The next morning was magically terrible waking up after a night drinking Hunza Water. It’s the local home-made booze that you buy in liter and a half water bottles. Being home-brewed you never know what you’re getting, but it’s usually around 25%. They mix it with a little bit of water and chug glass after glass. The southern Pakistani guys come up on holiday and get a bit wild. Alcohol is sort of illegal in Pakistan, but for many of them when they get up north it’s a chance to let loose. One of the worst hangovers of my life came from drinking the swill with them all night. I’ve lost all taste for alcohol since. Good way to get clean.
A good short trip from Karimabad is out to Nagar to see Hoper Glacier. A few km after leaving Karimabad there’s a small bridge and on the other side you take a right. Eighteen km up this valley takes you to Hoper Glacier. It’s a really pretty drive. Mountains that were hidden right behind us at The Eagles Nest come into perfect view.
At the end of the road, a five-minute hike leads you to the edge of the glacier snaking it’s way down from where it originates. It’s full of boulders and mountain material that it will slowly transport inch by inch down the valley.
Nagar is a nice little village where they grow fields of potatoes lined by lush marijuana plants. Of all the weed I’ve seen growing the last couple months, this was the best. They definitely take some care of it and it’s not just wild ditch weed.
There were a few spots with spray painting that wasn’t happy with America. A couple ofplaces said, “down with the USA”. My favorite was “Amarica dog”. It sounded kind of tough and cool.
I take that one as a compliment. The ride back down into the Hunza Vally is so spectacular, except for the stone throwing kids. There were three little kids in the road who couldn’t have been more that five or six years old. They sort of blocked the road and picked up handfuls of pebbles off the road and got in battle stance. They wanted me to stop, so when I sped past, they started throwing rocks at me. A fairly good size one came bouncing down the road by me. I wasn’t too worried about the little brats, but there was a u-turn that brought me back below them. As I came by, they were tumbling down the slope trying to get to me while throwing little rocks.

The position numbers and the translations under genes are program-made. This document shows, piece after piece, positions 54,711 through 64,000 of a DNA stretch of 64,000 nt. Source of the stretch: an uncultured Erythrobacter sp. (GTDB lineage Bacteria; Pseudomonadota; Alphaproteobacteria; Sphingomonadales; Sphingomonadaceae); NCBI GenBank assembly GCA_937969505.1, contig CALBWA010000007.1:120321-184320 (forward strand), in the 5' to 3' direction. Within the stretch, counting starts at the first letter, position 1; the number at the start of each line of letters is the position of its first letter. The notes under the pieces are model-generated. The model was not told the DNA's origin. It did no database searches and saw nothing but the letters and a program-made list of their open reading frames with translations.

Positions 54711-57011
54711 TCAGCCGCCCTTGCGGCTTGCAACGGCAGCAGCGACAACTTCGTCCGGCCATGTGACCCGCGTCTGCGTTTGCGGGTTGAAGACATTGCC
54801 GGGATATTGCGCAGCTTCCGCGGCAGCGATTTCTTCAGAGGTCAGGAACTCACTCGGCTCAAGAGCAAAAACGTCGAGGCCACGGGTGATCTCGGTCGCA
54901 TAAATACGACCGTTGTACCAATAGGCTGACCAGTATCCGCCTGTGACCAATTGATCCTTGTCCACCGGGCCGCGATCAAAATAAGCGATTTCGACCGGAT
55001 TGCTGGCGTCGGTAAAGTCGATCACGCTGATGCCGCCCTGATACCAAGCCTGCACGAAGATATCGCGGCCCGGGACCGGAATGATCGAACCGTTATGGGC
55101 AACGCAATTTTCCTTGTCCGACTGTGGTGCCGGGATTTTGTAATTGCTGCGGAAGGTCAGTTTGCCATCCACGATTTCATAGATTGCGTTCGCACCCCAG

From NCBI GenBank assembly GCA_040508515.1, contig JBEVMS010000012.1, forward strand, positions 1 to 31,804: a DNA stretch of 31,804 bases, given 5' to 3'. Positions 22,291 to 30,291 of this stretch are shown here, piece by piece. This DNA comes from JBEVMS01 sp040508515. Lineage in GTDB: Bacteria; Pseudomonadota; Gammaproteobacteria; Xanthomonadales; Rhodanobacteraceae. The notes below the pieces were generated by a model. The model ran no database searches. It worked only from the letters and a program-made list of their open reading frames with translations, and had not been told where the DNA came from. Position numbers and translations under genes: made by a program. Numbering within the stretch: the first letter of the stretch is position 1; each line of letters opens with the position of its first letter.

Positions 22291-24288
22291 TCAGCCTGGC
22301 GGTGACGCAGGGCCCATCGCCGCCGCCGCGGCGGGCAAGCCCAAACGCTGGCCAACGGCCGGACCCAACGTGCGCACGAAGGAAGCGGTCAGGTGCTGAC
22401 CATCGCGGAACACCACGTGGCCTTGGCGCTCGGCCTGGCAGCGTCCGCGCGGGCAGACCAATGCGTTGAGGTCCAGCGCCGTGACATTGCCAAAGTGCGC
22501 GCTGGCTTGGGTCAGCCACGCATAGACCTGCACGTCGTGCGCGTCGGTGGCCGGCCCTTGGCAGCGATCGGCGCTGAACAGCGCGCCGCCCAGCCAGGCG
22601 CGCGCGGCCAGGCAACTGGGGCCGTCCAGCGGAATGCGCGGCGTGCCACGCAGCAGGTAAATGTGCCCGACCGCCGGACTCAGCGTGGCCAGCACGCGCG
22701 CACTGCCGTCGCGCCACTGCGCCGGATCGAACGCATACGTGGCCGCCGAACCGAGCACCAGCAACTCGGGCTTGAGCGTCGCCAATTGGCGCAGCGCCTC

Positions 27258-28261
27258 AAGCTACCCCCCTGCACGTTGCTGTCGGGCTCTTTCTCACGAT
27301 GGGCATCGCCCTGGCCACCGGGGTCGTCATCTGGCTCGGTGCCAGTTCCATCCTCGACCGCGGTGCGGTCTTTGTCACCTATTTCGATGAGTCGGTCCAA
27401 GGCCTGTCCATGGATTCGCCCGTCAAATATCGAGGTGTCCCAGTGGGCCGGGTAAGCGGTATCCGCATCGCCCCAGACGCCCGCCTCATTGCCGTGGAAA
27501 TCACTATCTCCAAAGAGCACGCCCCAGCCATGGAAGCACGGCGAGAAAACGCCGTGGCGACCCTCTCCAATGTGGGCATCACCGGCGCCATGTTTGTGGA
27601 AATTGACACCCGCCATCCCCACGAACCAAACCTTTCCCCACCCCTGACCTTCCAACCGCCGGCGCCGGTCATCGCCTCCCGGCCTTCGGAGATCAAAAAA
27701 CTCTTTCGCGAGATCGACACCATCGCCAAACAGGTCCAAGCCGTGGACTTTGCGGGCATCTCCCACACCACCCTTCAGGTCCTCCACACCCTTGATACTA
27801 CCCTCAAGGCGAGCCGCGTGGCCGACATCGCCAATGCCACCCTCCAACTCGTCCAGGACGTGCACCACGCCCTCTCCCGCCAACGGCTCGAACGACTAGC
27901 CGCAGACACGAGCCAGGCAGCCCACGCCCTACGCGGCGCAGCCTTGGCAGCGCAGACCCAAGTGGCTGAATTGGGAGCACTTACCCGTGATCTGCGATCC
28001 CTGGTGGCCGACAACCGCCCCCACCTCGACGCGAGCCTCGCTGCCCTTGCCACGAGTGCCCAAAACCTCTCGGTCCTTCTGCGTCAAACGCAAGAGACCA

On the slopes near Karimabad are Baltit and Alit Forts. Dating from back many hundreds of years.
Baltit Fort sits up higher at the base of Lady Finger with views almost as good as The Eagles Nest. Being cheap RTW travelers, we didn’t pay the seven bucks each to go in the forts. The ride up the vertical cobble-stoned street was enough fun. The time camping at Eagles nest was the perfect stop for a few days to slow down and take it all in. I met tons of super friendly families and groups of friends. It was pretty easy to have somebody to talk at all times. The highlight was the breakfast buffet that the hotel put out every morning. Traveling starts to shrink me down and meals are missed. Sometimes it’s nice to be able to pig out and re-fuel the body. Even though they were very small hikes to the viewpoint, they were the first hikes I’ve done since breaking my ankle four and a half months ago. It felt awesome to feel half-way normal again and be able to explore without being held back by intense pain.
Most of the time it was my other leg from the most recent crash that gave me the most trouble. I’m a thousand times better than a month ago and especially two months ago. When I first got back on the bike I couldn’t even fit my boot over the swollen foot, it turned purple all the time, and I had terrible pain. Eventually the boot could slide on and I could walk semi-normal. It was easy to get a bit down about it sometimes, but I’m getting there day by day, I think. Some days it feels great and some it feels miserable. The mornings are pretty stiff and sore, but gets a lot better once it’s warmed up. I’m trying to do the physical therapy everyday, even though it usually puts it in more pain. I have nothing to complain about though. I’m in a place of the world that I’ve always dreamed of seeing and people make sound impossible.